Machete attack in Spain puts illegal immigration back on the agenda in Europe

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The attack that killed a sexton with a machete and injured a priest on Wednesday (25) in Algeciras, in southern Spain, has put the issue of irregular immigration in Europe back in the spotlight.

By chance, European Union ministers already had a meeting scheduled this Thursday to discuss ways to curb illegal entries and send more migrants back to their countries of origin. The conversation took place two weeks before a summit, with leaders of the bloc on February 9 and 10, which may establish new parameters for the topic.

The suspect, Yassin Kanja, 25, a native of Morocco, was in Spain in an irregular situation. On June 16, he was arrested in Cádiz, and the police found that he did not have the necessary documents for residency. Automatically, the expulsion procedures were initiated, but, as the man had no criminal record and had a fixed address, the process dragged on without him leaving the country.

After the detention, the Moroccan could have been transferred to a Foreigners Detention Center, so that, within 60 days, he could be sent to Morocco. In cases where the process is not concluded within the deadline, the process continues with the migrants at liberty.

Kanja had no known links to terrorism, but traces of jihadist chats were found by police on his mobile phone. In the attacks, according to some witnesses, he would have shouted phrases like “death to Christians” and “Allah is great”.

Police revealed that the suspect had already been expelled from the country. On August 5, 2019, he crossed the Strait of Gibraltar with other Moroccans, but the group was intercepted and returned to the African country three days later. It is not known when he actually managed to enter Spain.

According to the EU border agency, Frontex, around 330,000 migrants entered the continent illegally in 2022, the highest number in six years, with a sharp increase on the Balkan route. “We have a big increase in irregular arrivals,” said EU Home Affairs Commissioner Ylva Johansson in conversation with the bloc’s 27 migration ministers this Thursday in Stockholm.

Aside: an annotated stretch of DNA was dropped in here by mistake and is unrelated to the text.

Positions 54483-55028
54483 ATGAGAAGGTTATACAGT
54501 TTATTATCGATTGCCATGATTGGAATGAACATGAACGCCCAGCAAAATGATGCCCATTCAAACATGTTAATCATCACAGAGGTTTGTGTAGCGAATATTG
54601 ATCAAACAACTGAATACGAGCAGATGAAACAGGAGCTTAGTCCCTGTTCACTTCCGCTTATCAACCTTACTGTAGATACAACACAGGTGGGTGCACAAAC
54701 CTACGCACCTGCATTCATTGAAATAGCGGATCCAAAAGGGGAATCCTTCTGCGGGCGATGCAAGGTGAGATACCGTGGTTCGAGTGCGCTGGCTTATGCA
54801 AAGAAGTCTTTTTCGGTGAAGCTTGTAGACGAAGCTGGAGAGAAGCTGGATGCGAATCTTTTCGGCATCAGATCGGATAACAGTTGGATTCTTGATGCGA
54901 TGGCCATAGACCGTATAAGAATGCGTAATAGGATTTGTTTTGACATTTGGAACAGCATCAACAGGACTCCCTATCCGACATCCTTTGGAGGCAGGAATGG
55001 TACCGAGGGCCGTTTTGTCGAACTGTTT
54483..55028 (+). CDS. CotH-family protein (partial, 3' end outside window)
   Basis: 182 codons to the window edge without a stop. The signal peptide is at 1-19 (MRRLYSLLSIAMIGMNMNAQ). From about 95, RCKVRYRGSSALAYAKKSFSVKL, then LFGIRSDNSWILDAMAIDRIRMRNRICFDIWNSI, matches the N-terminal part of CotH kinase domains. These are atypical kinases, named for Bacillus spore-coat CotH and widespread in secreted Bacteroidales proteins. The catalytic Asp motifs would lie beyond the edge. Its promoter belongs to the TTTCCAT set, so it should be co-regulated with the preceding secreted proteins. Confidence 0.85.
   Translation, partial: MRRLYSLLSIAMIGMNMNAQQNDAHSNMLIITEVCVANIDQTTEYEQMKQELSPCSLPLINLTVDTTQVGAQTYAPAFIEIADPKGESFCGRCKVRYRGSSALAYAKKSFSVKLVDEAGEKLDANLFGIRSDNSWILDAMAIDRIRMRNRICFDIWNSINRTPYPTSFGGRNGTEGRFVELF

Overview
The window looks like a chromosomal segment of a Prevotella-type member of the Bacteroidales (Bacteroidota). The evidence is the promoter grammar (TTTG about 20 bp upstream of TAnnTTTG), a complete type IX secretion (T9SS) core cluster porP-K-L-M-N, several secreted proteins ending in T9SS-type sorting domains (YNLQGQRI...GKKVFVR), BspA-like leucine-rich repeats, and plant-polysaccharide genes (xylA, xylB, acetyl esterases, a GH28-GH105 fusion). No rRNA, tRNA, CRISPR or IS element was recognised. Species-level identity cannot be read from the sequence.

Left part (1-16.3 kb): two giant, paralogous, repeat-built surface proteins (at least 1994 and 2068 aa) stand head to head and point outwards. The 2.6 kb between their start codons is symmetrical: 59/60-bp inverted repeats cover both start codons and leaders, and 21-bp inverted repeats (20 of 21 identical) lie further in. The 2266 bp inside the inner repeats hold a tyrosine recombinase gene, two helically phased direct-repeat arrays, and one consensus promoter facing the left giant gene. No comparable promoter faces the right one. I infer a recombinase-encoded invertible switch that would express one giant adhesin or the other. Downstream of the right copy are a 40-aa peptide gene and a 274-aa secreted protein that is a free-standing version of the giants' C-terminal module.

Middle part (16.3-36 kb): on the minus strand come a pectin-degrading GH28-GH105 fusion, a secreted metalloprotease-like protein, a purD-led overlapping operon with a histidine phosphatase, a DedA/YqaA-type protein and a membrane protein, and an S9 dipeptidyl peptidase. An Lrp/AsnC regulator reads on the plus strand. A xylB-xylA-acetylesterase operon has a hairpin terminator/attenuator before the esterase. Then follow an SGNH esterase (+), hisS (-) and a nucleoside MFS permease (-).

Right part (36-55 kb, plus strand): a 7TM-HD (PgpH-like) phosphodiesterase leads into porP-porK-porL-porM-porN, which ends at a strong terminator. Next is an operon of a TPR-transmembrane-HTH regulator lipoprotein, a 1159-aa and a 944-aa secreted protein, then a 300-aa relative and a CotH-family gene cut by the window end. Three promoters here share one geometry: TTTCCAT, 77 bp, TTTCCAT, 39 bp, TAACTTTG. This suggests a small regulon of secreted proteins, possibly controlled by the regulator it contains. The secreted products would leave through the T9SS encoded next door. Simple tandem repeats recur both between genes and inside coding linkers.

“We have a very low rate of return and I can see that we can make significant progress here,” he said, according to a Reuters news agency report. Today, only about a fifth of migrants are sent back. More pressure through visas and aid for the development of about 20 countries that the EU considers not cooperating in the resumption of its citizens were some of the topics discussed.

Since 2015, when more than 1 million refugees tried to settle in Europe, the bloc has been tightening borders and asylum laws. One of the suggestions, seen as taboo but which has been taking shape, is the construction of walls, like what former US President Donald Trump did in a somewhat shabby way on the American border with Mexico.

There is talk, for example, of a blockade separating Turkey and Bulgaria. Dutch Justice and Security Minister Eric van der Burg said he was open to EU funding for border barriers.

While many nations protest against irregular immigration, especially Muslims from the Middle East and North Africa, Germany is waving in the opposite direction. According to the Minister of the Interior, Nancy Faeser, the country needs workers from outside the bloc. “We want to conclude migration agreements, particularly with North African countries, that would allow a legal route to Germany.”

Running out, having left the EU, the United Kingdom continues with its noisy plan to send immigrants to Rwanda who land irregularly. The country is 7,000 km from London, in central Africa, and has the 160th worst HDI in the world.

The idea was met with horror by the Labor opposition. But last month, in a victory for Prime Minister Rishi Sunak, the British court found that the project did not violate either the country’s human rights legislation, from 1998, or the UN Convention on Refugees, from 1951.

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